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Lycos, NBCi each to offer free Net access

The Web portal and the online arm of NBC are separately planning to provide free Internet access, a popular service that is gaining momentum.

Lycos and NBCi are separately planning to provide free Internet access services, joining a growing number of Web portals offering a service that is gaining momentum.

As previously reported by CNET News.com, Lycos today announced that it is launching a free Internet access service, while NBCi plans to launch a similar service sometime in the next two weeks, according to sources. CNET, publisher of News.com, also is an investor in NBCi, which declined to comment on the move.

Spinway.com, a free Internet service provider, will provide its services through Xoom, which is part of NBCi, sources at NBCi said. Late last year, Spinway began providing the infrastructure for BlueLight.com, the free service provided by retailer Kmart and Yahoo.

Lycos, based in Waltham, Mass., tapped CMGI-owned 1stUp.com to run the service. 1stUp.com's other portal clients include AltaVista and Excite@Home.

Lycos' and NBCi's moves are in part a simple means of keeping up with the Yahoos, as several of its closest competitors have already attracted hundreds of thousands of users to their free Net access services. But the deal also underlines these services' new role as a critical piece of portals' business models, much as free email has now become commonplace on virtually every Web site with mass-market ambitions.

Of the major Web-only portals, only Disney's Go Network is now left without some kind of access component. Yahoo joined with K-mart to create the Bluelight free ISP service last year.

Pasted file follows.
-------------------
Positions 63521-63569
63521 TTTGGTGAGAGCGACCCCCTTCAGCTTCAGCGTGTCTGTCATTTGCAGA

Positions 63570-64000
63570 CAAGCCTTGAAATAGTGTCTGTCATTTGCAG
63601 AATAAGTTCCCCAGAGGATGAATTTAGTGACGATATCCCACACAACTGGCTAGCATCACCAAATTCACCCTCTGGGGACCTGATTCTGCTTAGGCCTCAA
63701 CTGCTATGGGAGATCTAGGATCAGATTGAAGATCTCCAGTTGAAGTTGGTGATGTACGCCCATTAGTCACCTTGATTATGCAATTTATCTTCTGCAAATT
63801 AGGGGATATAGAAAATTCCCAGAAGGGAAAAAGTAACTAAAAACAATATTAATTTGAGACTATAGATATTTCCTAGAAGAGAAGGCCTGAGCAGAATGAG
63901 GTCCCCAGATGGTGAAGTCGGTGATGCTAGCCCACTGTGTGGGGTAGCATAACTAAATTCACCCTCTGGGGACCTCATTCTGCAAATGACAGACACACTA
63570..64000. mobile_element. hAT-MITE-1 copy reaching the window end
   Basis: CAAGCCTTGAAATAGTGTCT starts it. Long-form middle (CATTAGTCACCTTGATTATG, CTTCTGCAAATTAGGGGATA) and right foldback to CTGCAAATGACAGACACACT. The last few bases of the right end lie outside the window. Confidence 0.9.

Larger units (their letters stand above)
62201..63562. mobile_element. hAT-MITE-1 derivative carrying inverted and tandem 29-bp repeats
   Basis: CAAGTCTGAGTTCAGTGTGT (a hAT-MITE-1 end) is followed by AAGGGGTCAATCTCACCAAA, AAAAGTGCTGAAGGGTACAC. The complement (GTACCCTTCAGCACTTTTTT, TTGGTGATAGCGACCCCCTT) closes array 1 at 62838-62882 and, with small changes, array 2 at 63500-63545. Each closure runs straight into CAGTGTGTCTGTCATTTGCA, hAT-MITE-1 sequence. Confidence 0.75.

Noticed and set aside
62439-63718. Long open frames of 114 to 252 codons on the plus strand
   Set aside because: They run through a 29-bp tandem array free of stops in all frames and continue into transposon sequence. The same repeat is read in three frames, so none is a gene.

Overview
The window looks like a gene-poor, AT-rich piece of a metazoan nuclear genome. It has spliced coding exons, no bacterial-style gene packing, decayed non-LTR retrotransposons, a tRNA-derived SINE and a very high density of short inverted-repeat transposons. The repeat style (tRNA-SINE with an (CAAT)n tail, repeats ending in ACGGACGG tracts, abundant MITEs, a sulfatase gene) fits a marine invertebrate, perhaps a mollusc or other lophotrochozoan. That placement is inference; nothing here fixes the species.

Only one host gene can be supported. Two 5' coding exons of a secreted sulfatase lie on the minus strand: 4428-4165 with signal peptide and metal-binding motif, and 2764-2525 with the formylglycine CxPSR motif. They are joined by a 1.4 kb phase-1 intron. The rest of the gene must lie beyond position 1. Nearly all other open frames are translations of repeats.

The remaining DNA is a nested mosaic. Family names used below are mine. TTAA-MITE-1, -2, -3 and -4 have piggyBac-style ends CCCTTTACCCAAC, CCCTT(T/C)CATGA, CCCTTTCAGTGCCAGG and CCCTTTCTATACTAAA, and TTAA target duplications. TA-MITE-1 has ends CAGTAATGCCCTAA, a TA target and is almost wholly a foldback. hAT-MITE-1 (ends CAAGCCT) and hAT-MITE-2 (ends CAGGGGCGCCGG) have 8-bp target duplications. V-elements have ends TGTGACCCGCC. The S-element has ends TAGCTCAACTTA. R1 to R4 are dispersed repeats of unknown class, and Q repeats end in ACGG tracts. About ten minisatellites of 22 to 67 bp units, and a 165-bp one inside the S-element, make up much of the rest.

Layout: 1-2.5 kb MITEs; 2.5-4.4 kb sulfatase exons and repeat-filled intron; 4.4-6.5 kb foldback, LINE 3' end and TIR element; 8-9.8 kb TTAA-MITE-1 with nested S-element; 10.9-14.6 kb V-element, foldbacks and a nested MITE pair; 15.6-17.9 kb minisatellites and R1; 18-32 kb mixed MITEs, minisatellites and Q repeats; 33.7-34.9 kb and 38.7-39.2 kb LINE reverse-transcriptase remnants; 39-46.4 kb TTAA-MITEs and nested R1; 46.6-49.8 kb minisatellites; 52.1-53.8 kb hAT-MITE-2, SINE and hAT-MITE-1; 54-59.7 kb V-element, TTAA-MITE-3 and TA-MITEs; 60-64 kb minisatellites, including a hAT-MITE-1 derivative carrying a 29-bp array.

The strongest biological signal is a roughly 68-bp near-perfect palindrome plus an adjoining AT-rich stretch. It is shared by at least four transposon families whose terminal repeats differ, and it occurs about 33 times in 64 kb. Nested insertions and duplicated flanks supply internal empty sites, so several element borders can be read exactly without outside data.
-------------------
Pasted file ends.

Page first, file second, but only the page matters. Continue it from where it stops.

The Web sites are hoping they can forge the kind of tight relationship between ISPs and their customers that has led America Online to considerable success. AOL has consistently declined to offer its own free service in face of this new competition, however, or even drop its $21.95 monthly service costs.

Lycos is currently the No. 2 Web-only portal, trailing Yahoo by a considerable margin. Microsoft and America Online also draw more users than Lycos, but each of those has a strong dial-up Net access division.

The company has spent considerable time and money over the last year on acquisitions and marketing, trying to close Yahoo's lead. That piecework strategy was implemented after a planned merger with USA Networks fell through due to a lack of shareholder support.

Lycos' and NBCi's moves also add a bit of momentum to the free ISP market, now sailing smoothly after a rocky start.

By the middle of last month, more than 3 million users had signed up for NetZero, the leading consumer free ISP brand--though analysts say only about half of those are active users of the service. CMGI's 1stUp.com has about 2 million subscribers spread across its various Web clients.

Earlier this month, the CMGI subsidiary announced a deal that will take free ISP service into the Latin American market as a joint venture with StarMedia Network and a group of venture capitalists.